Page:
Can Christians and churches be both catholic and Reformed? Can they commit not only to the ultimate authority of apostolic Scripture but also to receiving the Bible within the context of the apostolic church? This volume argues that to be Reformed means to go deeper into true catholicity rather than away from it. Michael Allen and Scott Swain offer a manifesto for a catholic and Reformed approach to dogmatics that seeks theological renewal through retrieval of the rich resources of the historic Christian tradition. The authors survey recent approaches to theological retrieval and offer a renewed exploration of the doctrine of sola scriptura.
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Discover a Trinitarian approach to interpreting the Bible in Scott Swain’s Trinity, Revelation, and Reading: A Theological Introduction to the Bible and Its Interpretation.
“Because the anointing of Christ dwells within the church, the church is the school of Christ. The Spirit of Christ teaches the church in sufficient and unmixed verity such that the church need not seek theological understanding from any other source or principle.” (Page 18)
“Reformed catholicity is a theological sensibility, not a system” (Page 12)
“The second charge brought against the defendant is that proof texting too easily suggests that doctrinal language is the biblical language with no sensitivity for the horizon of the interpreter or the hermeneutical task involved in working with the biblical language.” (Page 120)
“to be Reformed means to go deeper into true catholicity, not to move away from catholicity.” (Page 4)
“The rule of faith sets Scripture’s most recurring themes or ‘common places’ in their proper relations to one another and in relation to Scripture’s overarching purpose.” (Page 110)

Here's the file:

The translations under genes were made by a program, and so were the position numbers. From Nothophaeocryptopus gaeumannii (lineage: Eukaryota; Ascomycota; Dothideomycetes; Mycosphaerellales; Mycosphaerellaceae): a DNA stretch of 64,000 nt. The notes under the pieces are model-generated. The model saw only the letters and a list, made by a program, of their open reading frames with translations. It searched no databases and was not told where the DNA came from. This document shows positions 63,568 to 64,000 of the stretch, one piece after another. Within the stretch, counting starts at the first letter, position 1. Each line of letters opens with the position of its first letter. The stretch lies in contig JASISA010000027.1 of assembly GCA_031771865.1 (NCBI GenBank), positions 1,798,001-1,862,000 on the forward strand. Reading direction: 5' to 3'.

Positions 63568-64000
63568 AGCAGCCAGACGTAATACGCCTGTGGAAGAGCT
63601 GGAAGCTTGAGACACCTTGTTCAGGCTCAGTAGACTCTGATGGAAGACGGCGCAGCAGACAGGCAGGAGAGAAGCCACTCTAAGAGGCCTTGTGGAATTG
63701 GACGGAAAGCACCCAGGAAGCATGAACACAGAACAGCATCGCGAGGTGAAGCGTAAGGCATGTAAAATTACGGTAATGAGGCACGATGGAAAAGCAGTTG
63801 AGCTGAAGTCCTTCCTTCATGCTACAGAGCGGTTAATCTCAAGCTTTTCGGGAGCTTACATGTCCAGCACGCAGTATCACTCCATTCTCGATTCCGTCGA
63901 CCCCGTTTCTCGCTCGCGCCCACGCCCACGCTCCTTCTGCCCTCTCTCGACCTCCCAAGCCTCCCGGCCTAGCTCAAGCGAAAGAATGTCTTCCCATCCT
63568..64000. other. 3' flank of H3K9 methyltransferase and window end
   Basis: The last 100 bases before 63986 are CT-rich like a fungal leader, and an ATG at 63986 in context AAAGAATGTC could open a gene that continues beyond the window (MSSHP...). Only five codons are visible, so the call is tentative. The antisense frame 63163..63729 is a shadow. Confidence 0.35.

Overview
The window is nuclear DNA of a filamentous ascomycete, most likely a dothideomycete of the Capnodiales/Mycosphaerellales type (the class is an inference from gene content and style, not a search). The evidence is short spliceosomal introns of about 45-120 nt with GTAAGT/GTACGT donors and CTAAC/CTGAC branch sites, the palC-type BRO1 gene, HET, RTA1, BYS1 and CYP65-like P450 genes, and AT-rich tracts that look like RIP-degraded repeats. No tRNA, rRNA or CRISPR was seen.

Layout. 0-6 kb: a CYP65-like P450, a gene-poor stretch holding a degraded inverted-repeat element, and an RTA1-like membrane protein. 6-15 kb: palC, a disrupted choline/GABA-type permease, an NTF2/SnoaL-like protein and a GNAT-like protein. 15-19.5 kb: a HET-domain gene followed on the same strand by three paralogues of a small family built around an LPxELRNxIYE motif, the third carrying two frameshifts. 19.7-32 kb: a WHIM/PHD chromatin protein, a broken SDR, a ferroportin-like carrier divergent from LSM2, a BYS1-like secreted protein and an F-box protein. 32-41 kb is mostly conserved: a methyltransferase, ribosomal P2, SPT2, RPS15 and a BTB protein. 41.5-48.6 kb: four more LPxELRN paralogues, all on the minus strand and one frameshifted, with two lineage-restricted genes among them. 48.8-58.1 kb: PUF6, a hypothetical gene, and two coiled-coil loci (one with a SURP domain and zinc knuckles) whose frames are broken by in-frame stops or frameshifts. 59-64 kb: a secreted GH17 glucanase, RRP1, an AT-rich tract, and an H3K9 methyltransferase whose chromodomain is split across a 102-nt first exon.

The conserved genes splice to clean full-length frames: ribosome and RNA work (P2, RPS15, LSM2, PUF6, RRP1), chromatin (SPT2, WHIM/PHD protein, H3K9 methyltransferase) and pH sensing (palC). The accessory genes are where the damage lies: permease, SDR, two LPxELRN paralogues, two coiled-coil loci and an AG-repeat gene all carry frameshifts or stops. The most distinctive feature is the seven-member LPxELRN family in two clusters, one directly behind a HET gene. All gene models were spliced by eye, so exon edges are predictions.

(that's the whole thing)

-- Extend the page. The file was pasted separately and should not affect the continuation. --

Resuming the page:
Intellectually alert and edifying Christian theology will be attentive to divine instruction in Scripture and to its reception, transmission, and explanation in the writings of the apostolic church in time. This fine book explains why, with clarity, grace, and dedication.
—John Webster, professor of divinity, St. Mary’s College, University of St. Andrews
Allen and Swain here blaze an old trail in helpful new ways, correcting misinterpretations of what it means to be Reformed, and, in the process, indicate a vital way forward for biblical interpretation and theology.
—Kevin J. Vanhoozer, research professor of systematic theology, Trinity Evangelical Divinity School
Drawing on recent historical scholarship and engaging with contemporary Christian thought across the confessional spectrum, this is a bracing manifesto that sets out a clear pathway for the future of Protestantism.
—Carl R. Trueman, Paul Woolley Professor of Church History, Westminster Theological Seminary
Michael Allen is associate professor of systematic theology at Knox Theological Seminary.
Scott R. Swain is assitant professor of systematic theology at Reformed Theological Seminary in Orlando, Florida. He is the author of Trinity, Revelation, and Reading: A Theological Introduction to the Bible and Its Interpretation.